When Randy Berlanga came to Camp Good Sam – a free summer camp for the city’s Westside youth – as a third grader, he never thought that going to college was a reality for him. Growing up on the Westside, Berlanga didn’t have many role models who pursued higher education, let alone earned a degree, he said.
But the more Berlanga came back to Good Sam for summer camp, and then for after-school activities during the fall and spring, the more he and his friends built relationships with the Good Sam staff, who all had or were working toward college degrees. Some also grew up on the Westside just like him.
For Berlanga, seeing someone from his barrio – a historically underserved area of the city – achieve the unthinkable inspired him to do the same. He recently graduated from University of Texas at San Antonio with a kinesiology and physical education degree and after, he become a Good Sam counselor, too.
Berlanga wants to be a positive example, a beacon of hope for the camp kids he interacts with, he said.
“It’s just about showing them that even though they come from a certain part of the city, that they still have the opportunity to go (to college). It’s showing them that there’s resources out there to help them do it,” Berlanga said. Being from the same neighborhood as the campers, he added, helps establish a deeper connection and a sense of trust with them.
“They can relate to me, I can relate to them,” he said. “We’ve gone through the same stuff.”
Camp Good Sam is operated by Good Samaritan Community Services, a nonprofit based on the Westside that provides comprehensive services to more than 5,000 underserved individuals and 1,800 families in eight locations around South Texas. The San Antonio summer camp, which also is held at the organization’s North-Eastside campus, is one of a variety of free programs and resources Good Sam offers San Antonio youth every year.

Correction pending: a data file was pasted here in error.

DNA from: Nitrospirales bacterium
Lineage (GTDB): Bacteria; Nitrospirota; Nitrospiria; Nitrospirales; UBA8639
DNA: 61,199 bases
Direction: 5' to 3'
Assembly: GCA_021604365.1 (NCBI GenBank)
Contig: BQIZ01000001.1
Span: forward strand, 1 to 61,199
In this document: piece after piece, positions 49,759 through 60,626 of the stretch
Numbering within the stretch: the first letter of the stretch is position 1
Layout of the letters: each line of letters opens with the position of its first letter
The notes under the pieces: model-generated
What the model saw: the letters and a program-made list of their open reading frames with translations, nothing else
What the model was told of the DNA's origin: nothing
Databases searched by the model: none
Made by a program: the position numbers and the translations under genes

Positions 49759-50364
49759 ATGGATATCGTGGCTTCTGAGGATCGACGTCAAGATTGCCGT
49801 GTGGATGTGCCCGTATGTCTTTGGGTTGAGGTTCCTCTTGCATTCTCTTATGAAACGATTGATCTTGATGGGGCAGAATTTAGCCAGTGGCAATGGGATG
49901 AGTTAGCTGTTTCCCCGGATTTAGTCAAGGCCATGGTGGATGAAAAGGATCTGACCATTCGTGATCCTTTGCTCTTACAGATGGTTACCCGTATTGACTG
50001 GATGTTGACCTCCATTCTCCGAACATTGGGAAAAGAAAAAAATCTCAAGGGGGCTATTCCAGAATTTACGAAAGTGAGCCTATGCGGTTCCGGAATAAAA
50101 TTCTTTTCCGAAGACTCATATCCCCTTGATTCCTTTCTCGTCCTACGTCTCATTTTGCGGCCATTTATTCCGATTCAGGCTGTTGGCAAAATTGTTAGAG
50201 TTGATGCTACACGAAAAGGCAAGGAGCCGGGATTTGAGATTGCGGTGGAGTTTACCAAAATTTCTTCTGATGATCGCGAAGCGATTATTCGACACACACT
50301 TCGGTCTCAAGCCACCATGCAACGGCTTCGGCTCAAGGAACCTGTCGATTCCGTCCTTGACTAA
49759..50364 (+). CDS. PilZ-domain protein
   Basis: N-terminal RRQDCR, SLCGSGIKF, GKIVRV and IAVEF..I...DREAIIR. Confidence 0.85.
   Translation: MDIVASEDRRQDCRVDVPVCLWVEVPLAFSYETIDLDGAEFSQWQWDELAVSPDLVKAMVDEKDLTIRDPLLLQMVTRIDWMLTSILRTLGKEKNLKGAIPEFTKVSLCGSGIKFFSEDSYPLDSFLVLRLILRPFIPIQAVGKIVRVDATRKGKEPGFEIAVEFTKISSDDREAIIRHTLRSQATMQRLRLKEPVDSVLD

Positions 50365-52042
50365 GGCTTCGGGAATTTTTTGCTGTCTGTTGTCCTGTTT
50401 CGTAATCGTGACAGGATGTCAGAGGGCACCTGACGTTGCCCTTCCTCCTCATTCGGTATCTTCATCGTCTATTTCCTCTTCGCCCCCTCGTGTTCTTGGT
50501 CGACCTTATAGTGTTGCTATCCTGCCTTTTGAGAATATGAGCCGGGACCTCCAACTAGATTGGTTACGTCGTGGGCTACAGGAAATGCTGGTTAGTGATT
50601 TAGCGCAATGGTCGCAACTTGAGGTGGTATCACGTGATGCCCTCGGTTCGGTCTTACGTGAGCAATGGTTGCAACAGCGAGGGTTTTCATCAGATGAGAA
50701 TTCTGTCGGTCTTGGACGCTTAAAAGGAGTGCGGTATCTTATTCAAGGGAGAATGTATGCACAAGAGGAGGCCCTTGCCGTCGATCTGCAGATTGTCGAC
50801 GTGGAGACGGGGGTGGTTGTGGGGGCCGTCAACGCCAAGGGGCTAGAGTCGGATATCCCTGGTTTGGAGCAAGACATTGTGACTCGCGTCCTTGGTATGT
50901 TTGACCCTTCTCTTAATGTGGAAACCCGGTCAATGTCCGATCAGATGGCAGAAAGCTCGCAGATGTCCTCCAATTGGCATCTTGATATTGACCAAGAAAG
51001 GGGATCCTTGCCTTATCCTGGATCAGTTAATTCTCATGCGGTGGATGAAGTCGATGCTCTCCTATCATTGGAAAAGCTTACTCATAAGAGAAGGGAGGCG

Monday through Friday, the Westside camp draws hundreds of kids to the main Good Sam building, located at 1600 Saltillo St., to learn, play, and interact with their neighbors in a safe, educational environment. The campers, most of which are from low-income households, participate in interactive games, field trips, and other activities in small groups each day. Most activities are things they may not otherwise be doing if they stayed at home while their parents were at work.
“Community time” is the first activity of each day at Camp Good Sam. All of the campers and their counselors compete in friendly, high-energy games like hula-hoop contests to get them awake and ready for the rest of the day.
The camp is fun, but also incorporates educational elements into most of the programming, which is essential in overcoming the achievement gap between children from high- and low-income families. The gap is 30-40% larger among kids born in 2001 than those born 25 years earlier, according to several studies. Lack of educational opportunities in the summer time only increases learning loss among lower-income kids, who often can’t afford or attend summer programs for various reasons.
As the summer comes to a close, it’s the hope of Berlanga and the other Camp Good Sam counselors and staff that the campers return to school refreshed and with little to no problems readjusting to the school environment.